Mars looms large as a human destination in sci-fi lore—no surprise, given that it remains unmarred by human boot prints but orbits the sun tantalizingly close to Earth, well within the realm of possible exploration. But that possibility has always been out of reach.
If that changes, it likely won't be for another two decades at the very least. Obama has stated that his goal is to send U.S. astronauts on a round-trip swing past Mars in the 2030s, with a landing on the Red Planet shortly thereafter.
Reaching Mars might require extensive international cooperation—or some creative thinking. Some nations have already joined forces for robotic exploration of the planet or to lay groundwork for a future manned mission. China's first Mars probe, Yinghuo 1, is expected to hitch a ride to the Red Planet as early as this year on a Russian rocket along with Phobos–Grunt, a Russian lander bound for Phobos, one of the two tiny Martian moons.
And Russia has already partnered with the European Space Agency (ESA) to investigate the psychological effects that the prolonged confinement and isolation of a round-trip Mars journey might have on a crew. In an experiment called Mars500, now in progress, six volunteers are spending more than 500 days in an enclosed capsule in Moscow, punctuated by a simulated landing and spacewalk on Mars.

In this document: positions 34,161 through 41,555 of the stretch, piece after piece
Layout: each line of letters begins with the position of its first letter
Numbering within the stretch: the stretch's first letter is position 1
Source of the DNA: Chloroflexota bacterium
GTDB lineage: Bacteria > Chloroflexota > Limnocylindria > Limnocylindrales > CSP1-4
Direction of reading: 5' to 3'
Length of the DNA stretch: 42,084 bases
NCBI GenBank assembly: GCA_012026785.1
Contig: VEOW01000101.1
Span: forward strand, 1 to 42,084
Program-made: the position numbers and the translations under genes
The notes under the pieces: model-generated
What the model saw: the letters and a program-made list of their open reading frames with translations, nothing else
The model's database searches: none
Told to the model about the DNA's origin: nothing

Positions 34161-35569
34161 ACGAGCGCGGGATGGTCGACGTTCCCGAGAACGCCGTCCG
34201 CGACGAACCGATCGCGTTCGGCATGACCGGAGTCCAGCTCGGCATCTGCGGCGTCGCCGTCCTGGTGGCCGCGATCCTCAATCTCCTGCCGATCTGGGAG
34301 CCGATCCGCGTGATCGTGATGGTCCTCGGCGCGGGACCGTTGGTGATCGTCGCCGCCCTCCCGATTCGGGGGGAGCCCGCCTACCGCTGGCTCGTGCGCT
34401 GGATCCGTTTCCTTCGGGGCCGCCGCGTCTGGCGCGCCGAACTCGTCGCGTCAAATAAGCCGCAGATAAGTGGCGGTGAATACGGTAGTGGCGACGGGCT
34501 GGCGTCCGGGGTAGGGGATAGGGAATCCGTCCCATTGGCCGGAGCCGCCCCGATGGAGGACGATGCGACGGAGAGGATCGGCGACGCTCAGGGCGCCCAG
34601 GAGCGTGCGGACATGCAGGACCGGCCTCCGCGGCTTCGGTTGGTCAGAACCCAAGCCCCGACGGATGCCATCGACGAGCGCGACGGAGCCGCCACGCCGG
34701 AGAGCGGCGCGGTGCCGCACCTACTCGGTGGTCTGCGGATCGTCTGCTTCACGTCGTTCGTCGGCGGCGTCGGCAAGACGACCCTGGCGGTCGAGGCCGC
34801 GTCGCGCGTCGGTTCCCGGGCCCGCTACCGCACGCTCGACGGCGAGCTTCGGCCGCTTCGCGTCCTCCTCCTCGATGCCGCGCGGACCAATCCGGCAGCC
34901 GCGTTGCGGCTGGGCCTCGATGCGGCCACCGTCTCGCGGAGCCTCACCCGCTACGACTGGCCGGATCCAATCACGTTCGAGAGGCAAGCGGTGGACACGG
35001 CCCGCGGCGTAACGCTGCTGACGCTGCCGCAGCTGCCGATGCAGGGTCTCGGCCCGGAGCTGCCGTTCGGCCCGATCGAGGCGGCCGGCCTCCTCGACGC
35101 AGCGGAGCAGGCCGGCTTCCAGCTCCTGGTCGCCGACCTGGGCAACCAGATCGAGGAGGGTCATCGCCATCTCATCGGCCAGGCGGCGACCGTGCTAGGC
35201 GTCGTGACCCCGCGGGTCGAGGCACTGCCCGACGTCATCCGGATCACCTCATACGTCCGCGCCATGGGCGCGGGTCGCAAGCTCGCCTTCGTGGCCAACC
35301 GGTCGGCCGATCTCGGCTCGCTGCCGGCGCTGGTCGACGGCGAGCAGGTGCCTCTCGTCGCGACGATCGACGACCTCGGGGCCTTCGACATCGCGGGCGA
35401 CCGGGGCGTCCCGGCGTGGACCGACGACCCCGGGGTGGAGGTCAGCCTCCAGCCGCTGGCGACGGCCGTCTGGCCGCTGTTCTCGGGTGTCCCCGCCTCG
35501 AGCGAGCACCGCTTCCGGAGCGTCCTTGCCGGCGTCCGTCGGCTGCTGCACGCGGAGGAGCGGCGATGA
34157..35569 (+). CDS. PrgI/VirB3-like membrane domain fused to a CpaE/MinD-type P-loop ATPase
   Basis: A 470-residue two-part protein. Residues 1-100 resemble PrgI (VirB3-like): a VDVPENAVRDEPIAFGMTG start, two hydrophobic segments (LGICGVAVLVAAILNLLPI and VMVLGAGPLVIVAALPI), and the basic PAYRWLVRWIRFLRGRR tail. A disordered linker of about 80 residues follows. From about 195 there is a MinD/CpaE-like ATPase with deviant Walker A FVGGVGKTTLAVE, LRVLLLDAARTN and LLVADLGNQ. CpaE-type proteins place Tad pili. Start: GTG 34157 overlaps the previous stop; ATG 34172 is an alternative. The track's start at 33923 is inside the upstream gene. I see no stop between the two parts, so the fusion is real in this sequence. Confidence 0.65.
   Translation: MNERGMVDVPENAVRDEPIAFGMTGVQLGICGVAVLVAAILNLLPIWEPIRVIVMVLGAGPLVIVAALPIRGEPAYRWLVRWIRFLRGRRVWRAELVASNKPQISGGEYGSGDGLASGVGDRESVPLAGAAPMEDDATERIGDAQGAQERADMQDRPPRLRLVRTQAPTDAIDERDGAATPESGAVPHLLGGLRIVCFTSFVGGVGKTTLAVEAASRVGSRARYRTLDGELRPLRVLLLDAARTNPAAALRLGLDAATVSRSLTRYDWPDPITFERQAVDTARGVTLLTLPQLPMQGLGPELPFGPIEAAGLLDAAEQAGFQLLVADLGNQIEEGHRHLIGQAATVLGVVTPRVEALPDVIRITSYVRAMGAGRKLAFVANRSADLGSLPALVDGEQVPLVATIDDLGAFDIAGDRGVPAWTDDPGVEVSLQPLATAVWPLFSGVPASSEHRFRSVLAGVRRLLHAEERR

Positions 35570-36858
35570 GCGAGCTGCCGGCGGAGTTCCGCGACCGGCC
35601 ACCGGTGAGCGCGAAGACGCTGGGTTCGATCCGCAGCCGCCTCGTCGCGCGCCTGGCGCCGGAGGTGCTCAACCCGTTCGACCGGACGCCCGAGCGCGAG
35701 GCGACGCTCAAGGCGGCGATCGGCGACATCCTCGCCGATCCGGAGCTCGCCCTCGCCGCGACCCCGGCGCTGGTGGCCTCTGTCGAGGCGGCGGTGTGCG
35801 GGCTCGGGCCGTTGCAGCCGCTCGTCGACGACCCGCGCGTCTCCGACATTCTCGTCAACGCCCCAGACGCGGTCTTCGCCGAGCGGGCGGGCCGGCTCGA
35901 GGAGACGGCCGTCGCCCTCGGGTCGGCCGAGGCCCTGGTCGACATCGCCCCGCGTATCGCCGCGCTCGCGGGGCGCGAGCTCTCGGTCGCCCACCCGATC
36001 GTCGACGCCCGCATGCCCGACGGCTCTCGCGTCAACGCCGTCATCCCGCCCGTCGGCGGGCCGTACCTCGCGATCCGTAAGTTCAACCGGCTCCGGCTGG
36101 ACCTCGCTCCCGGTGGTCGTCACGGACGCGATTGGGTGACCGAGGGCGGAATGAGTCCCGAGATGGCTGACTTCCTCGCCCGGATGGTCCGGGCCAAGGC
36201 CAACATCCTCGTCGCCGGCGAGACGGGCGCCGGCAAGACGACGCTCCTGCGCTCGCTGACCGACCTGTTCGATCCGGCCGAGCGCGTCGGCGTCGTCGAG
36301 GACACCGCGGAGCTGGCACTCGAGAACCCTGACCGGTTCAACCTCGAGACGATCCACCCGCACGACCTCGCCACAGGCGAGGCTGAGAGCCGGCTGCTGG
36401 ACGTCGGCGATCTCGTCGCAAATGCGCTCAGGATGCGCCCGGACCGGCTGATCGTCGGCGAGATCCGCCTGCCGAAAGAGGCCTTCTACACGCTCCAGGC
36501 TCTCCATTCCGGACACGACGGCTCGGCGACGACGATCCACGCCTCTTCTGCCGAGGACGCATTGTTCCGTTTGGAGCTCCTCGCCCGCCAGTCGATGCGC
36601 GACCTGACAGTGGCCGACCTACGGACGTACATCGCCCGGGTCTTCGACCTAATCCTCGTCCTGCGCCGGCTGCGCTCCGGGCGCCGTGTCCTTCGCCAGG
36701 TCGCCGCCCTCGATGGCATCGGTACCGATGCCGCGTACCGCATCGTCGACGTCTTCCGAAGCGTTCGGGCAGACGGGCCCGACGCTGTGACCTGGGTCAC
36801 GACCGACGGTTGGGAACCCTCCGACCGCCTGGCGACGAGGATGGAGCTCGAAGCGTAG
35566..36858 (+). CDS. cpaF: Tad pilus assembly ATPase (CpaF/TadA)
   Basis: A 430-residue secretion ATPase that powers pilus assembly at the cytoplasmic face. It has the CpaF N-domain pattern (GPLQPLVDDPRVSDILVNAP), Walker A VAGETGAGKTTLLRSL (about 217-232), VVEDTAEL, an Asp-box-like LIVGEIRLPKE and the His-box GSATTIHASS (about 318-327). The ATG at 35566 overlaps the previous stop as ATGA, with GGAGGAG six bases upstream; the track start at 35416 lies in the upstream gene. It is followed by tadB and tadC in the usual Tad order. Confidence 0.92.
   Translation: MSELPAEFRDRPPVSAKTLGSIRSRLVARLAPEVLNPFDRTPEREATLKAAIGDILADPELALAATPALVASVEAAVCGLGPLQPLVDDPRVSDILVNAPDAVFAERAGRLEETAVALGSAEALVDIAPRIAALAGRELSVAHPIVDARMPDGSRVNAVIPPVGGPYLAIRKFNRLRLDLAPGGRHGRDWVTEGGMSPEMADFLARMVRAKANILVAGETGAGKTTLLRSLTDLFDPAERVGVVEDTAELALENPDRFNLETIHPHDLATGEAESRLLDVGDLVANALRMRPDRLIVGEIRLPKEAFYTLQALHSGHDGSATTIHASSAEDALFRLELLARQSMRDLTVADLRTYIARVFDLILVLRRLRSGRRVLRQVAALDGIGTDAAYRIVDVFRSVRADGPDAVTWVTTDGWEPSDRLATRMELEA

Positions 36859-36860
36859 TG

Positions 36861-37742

But serious technical challenges and physiological questions remain. (For one, can a human safely endure the dosage of cosmic radiation that comes with such a journey?). And at present, no nation is close to being able to send a manned mission to Mars, let alone return that crew safely.
Enter the creative thinking: Some, including physicist Lawrence Krauss, have proposed that the best way to get to Mars might be to make it a one-way trip. That would greatly reduce the complexity of the mission—no need for a return stage, no need for fuel for the trip home—and cut in half the dangerous cosmic radiation dosage that astronauts would accrue on the interplanetary journey.
In 2009, after taking office, Obama convened a blue-ribbon panel to review NASA's plans for manned spaceflight. One of that commission's suggestions was a manned mission to a Lagrange point in space, one of five gravitational equilibrium points in the sun–Earth system where gravitational and centrifugal forces balance to create a relatively stable place to essentially hover in a deep-space orbit. (Astronauts would not be able to explore much while spacewalking at a Lagrange point, but it would be an unprecedented voyage into deep space nonetheless.)
One of those points, a spot well beyond the orbit of the moon known as L2, has become a popular destination for unmanned astronomical spacecraft—both NASA and ESA have sent missions there.
The L5 Society, a 1970s group driven by the space-colonization ideas of Princeton University professor Gerard O'Neill, advocated for a human presence at the two most stable Lagrange points, L4 and L5. That dream has not yet become reality but may in the coming decades as humankind ventures beyond low Earth orbit and into ever deeper reaches of the solar system.